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Davis asserts aggressiveness though Jays get most homer mileage.

The Rays were obviously disappointed with the final result on the Rogers Centre scoreboard after Thursday's 3-2 loss to the Jays, as well as the AL East standings as their lead was cut to one game.

But they were relatively pleased with the work of starter Wade Davis, as the 25-year-old showed signs of rediscovering the aggressive approach and blazing fastball that made him a success.

"It was better," Rays manager Joe Maddon said. "Much better."

The problem for the Rays (25-19) was Toronto's Ricky Romero was even sharper. And as a result, the margin between victory and defeat was slim. And somewhat swift, with the game lasting just 2 hours, 16 minutes.

Juan Rivera hit a solo homer in the second and J.P. Arencibia a two-run shot in the seventh to provide the Jays' three runs.

B.J. Upton homered, his seventh of the season, in the fifth, and Kelly Shoppach, using Evan Longoria's bat, went deep in the eighth to deliver the Rays' two.

"Just a really well-played, quick, snappy, 1950s-60s circa baseball game that they won by a point," Maddon said.

Davis' ineffectiveness has been something of a mystery and of tempered concern since he had still posted a 4-3 record and 3.37 ERA through his first eight starts.

He said a series of slight adjustments he worked on with pitching coach Jim Hickey between starts had him confident he would have better command of and increased velocity on his fastball Thursday. And for most of his season-high 7-2/3 innings, he did, along with a sharper slider and curve. An overly aggressive approach by the Toronto hitters worked to his advantage as well.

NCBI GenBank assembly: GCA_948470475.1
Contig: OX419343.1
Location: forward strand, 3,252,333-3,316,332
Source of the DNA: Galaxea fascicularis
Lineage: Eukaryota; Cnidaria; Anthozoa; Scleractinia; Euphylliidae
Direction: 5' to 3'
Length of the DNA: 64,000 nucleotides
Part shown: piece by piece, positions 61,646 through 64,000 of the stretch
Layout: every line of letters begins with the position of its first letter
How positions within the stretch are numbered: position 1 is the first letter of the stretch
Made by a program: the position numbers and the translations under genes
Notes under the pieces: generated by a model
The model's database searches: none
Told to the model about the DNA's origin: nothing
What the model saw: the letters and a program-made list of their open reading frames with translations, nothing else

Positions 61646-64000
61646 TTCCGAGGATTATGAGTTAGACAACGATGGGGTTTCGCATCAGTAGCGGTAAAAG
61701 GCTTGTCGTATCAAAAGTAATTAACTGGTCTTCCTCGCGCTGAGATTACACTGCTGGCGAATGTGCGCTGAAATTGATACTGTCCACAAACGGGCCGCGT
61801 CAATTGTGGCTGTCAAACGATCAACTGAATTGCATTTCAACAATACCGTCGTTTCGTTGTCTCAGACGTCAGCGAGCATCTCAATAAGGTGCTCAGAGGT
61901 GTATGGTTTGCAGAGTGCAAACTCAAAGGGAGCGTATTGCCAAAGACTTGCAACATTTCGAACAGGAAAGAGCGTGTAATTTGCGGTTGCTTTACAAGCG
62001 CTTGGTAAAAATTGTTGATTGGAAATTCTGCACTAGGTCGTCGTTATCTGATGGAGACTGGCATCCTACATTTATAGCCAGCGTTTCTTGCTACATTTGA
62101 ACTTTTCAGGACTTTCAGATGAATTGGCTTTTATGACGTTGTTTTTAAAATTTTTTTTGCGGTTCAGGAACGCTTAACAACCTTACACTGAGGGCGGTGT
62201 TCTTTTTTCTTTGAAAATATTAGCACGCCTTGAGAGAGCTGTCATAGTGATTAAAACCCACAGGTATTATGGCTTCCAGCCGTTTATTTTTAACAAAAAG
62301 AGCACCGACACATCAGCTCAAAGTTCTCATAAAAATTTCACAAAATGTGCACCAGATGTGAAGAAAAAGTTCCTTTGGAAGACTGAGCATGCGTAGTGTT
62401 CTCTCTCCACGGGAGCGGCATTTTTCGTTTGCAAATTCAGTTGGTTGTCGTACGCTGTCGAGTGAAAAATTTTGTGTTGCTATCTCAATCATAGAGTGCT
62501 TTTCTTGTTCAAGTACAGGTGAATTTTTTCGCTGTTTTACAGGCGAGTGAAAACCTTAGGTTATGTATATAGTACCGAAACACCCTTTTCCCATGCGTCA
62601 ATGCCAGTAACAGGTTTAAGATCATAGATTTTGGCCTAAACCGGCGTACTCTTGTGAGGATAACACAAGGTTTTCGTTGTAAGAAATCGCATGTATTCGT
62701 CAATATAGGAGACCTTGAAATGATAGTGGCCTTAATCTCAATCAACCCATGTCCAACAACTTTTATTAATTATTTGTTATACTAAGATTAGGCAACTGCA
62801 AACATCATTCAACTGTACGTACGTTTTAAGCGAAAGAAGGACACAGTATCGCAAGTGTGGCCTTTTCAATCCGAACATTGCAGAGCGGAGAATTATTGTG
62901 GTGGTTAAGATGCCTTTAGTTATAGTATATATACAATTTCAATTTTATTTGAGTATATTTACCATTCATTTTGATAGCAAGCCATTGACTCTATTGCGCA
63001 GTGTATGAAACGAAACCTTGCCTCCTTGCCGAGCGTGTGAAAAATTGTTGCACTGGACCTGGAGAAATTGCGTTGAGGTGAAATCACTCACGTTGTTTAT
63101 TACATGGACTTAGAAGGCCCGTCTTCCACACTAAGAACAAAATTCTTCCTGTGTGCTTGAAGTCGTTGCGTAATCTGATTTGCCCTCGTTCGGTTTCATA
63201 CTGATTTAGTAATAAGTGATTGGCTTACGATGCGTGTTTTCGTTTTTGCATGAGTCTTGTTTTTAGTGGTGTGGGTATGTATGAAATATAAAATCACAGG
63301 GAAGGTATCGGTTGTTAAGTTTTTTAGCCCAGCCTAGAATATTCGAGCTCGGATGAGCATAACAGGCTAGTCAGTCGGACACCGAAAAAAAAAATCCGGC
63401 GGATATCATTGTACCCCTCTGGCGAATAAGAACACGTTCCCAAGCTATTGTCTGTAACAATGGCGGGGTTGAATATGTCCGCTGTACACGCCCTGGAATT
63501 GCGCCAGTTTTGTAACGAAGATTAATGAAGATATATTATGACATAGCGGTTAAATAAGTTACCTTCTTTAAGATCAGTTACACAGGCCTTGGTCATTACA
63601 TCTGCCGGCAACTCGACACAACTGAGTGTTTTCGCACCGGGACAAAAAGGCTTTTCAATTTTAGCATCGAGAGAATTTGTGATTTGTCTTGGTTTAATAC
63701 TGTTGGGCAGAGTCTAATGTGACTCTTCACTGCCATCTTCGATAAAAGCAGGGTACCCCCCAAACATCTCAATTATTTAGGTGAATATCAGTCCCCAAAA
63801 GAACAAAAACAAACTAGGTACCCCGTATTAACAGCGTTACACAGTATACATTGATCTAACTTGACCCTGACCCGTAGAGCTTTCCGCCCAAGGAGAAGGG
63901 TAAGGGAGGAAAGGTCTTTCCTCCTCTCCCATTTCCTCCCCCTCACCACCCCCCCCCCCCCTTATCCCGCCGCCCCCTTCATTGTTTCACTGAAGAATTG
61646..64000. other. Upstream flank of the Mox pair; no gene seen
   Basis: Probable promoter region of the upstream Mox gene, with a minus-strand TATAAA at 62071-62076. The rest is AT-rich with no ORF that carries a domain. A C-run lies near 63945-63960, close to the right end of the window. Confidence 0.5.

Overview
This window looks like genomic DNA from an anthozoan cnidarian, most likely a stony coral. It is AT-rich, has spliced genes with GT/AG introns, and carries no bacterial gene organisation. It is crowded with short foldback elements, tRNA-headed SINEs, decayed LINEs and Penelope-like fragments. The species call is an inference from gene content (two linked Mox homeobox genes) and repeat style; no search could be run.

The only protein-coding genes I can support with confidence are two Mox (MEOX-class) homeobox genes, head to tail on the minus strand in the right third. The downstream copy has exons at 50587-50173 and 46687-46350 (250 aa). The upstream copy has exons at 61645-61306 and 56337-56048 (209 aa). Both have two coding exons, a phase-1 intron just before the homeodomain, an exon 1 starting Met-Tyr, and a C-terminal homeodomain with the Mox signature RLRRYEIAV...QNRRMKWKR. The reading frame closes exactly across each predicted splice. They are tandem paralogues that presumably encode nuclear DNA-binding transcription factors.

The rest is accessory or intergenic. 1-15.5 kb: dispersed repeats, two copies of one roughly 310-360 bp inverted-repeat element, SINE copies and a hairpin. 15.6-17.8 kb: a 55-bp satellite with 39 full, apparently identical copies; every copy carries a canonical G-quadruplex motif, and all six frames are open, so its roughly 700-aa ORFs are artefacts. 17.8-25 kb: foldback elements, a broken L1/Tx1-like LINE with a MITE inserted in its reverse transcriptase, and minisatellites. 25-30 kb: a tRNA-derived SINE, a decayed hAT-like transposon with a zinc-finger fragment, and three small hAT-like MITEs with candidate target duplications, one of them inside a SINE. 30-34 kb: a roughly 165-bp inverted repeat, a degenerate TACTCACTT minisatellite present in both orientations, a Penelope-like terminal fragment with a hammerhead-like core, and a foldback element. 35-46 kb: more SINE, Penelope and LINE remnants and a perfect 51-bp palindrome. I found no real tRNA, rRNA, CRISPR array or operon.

"Everything felt a lot better today," Davis said. "I was much more aggressive, especially early on; I was throwing more strikes, throwing the ball over the plate, attacking guys."

Shoppach said, in essence, it was about time.

Davis' strikeouts had been down and his walks up, his best fastball missing at times and his priority seemingly more on pitching than throwing. It wasn't an effective combination, and since health was not an issue, it was something Davis needed to change.

"He had to; you can't keep walking the tight wire with all the walks he's had and being behind hitters," Shoppach said. "I'm not real clear with what was going on with him, but the way threw the ball tonight is where he should be every night. I know we talked before the game and he talked about how he just physically felt better.

"I'm not sure why it took him nine starts to get there. You just can't pitch at this level behind hitters, and you have to pitch with your fastball. If you don't pitch with that pitch, it just doesn't work. ... I hope's he turned the corner and realized this is the way he should be and the way we expect him to be."

There were still rough spots, including the fairly well-located 3-and-1 fastball that Rivera, who had been 0-for-his-last-12, knocked over the leftfield fence, and the first-pitch slider to Arencibia, after a one-out walk to Rivera in the seventh, that didn't slide.

But overall, better.

"Hopefully," Davis said, "it's just an up hill from here."